British Wool, KnitBritish, KnitLocal, Value series, wool, Wool Exploration, wool journeys, yarn
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My kindly stash – a love letter

(yes, that is a cat tail in that picture)

I have been naughty. I meant to blog more once 2018 came along, but things got a little busy. I am sorry and I’ve missed it. Currently my time is being happily consumed by Podcast Lounge planning, at EYF and putting together the next podcast, due out later this month. The other day though, I was going through my stash and I have a few skeins that I really wanted to share with you.

When I am admiring friends knitwear and I ask, “what’s the wool?” Sometimes the reply is, “oh! It’s not British!”. This is usually as much as I’m told. Like I am somehow not interested. Other times those words are spoken rather apologetically, like I may be disappointed in them for using other wool.

Neither of these things are true.I buy wool from the UK. That is part of my mission to do what I can to support the local wool industry and the people involved. While I use my podcast to extend that mission & promotion of British wool,  I always encourage that people seek out local wool, whatever local is to you – be it backdoor, county, state or country. I love exploring local wool and I love that you love exploring your local wool. It is great to read about your local wool finds on your blogs, on ravelry and on social media and every once in a while you feel you want to share them with me. That is really moving beyond words.

Over the years I’ve been given some incredibly special skeins of yarn, from Australia, from Sweden, from Denmark, from France, from North America, from Iceland – as well as from the UK. These yarns are breeds which are local to those places and the people who sent them. Some contain rare and primitive breeds, others are commercial breeds. Some of them are hand-spun, some mill spun, others come directly from the farms where the wool was grown, sorted by hand to create a special blend. Some of these yarns have been hand-dyed, using natural dyes.

I absolutely treasure these yarns. I cannot even express how much. They are as precious to me as my other stashed yarn, if not more so, and so are the hand-written notes they came with.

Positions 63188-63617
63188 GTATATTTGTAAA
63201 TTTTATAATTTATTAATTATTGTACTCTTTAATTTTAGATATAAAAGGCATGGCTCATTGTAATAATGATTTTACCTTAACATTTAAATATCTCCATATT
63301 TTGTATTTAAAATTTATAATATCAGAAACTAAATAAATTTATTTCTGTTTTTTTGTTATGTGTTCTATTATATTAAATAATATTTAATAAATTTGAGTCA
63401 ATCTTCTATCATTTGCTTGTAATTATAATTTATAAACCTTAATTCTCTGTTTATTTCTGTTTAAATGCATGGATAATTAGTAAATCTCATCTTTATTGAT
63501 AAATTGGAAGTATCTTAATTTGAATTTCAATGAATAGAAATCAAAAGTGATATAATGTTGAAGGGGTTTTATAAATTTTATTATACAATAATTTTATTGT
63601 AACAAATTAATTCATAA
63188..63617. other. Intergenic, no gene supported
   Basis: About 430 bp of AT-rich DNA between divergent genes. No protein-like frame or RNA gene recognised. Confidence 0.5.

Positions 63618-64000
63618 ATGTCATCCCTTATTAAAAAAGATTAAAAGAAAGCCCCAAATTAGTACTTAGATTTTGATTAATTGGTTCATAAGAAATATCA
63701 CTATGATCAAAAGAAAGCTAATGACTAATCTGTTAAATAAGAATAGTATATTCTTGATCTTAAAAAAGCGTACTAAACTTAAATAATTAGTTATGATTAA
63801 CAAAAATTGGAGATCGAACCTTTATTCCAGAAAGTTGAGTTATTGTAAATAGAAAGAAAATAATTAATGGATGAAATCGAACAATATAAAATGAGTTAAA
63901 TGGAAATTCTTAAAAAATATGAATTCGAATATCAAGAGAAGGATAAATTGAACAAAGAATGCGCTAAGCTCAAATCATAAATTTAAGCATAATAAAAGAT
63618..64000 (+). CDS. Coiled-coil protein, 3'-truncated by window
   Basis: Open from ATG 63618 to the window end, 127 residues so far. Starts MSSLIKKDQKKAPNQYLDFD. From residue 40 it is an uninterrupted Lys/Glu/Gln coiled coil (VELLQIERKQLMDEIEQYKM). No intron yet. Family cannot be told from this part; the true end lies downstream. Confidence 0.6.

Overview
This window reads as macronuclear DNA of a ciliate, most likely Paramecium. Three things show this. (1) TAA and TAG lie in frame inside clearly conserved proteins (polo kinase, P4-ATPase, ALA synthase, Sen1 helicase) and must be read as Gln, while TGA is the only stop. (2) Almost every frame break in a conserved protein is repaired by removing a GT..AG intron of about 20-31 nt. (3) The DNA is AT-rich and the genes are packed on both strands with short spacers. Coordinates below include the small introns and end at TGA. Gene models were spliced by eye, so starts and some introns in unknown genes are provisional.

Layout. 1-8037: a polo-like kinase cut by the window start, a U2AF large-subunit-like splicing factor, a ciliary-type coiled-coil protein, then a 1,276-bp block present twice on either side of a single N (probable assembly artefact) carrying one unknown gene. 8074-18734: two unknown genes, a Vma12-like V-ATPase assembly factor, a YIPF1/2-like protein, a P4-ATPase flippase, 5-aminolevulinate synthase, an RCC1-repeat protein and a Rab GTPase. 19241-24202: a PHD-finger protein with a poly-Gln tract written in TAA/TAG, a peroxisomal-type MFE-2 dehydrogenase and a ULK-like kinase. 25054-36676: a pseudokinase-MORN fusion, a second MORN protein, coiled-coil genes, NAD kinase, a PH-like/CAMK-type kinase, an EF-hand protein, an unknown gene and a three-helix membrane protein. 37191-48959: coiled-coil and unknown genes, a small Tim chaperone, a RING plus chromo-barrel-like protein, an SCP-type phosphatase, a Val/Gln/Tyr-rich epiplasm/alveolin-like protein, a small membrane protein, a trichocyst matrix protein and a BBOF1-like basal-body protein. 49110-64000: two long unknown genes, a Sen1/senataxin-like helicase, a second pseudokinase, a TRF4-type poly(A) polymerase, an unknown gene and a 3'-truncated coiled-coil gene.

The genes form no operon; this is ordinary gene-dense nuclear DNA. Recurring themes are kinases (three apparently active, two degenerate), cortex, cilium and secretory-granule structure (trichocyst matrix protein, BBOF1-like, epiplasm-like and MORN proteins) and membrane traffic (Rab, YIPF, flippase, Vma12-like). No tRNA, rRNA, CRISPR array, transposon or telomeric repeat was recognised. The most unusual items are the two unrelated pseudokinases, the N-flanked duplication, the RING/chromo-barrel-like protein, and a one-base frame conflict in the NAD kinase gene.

When I started knitting I used to get given acrylic yarn or fashion yarns as gifts from family members for Christmas and birthdays. Well meant, but not quite well understood. When wool speaks to your soul and someone gets that…well, it makes a special gift.

I don’t yet know what I might make with these yarns. Perhaps there is a way to combine them into a project that would be a lovely collaboration, but they are a part of my kindly stash. A small curated collection of yarns that have been given to me with a kindred spirit. I often take out these skeins and remember that spirit, that they were given in such kindness and that they have a lot to say about where they came from. I love their different characteristics and smells.

Do you have a special skein of yarn in your stash that was a gift, or has a story to tell?

10 Comments

  1. ooohh those yarns look so lovely and touch touch touchable… A while ago Sherie (woollykindknits) sent me two cakes of her own Finn sheep yarn, one is like coal with a glossy lustre, the other is white, and matt like chalk dust…I cherish these so much as it makes me think of a friend who lives a long way away but who is instantly close with a yarn cuddle.

  2. My friend who emigrated to NZ 3 years ago today often sends me lovely wool and when I start unravelling it to knit it up, I pretend that she’s at the other side of the world holding the end! Sad, innit??!!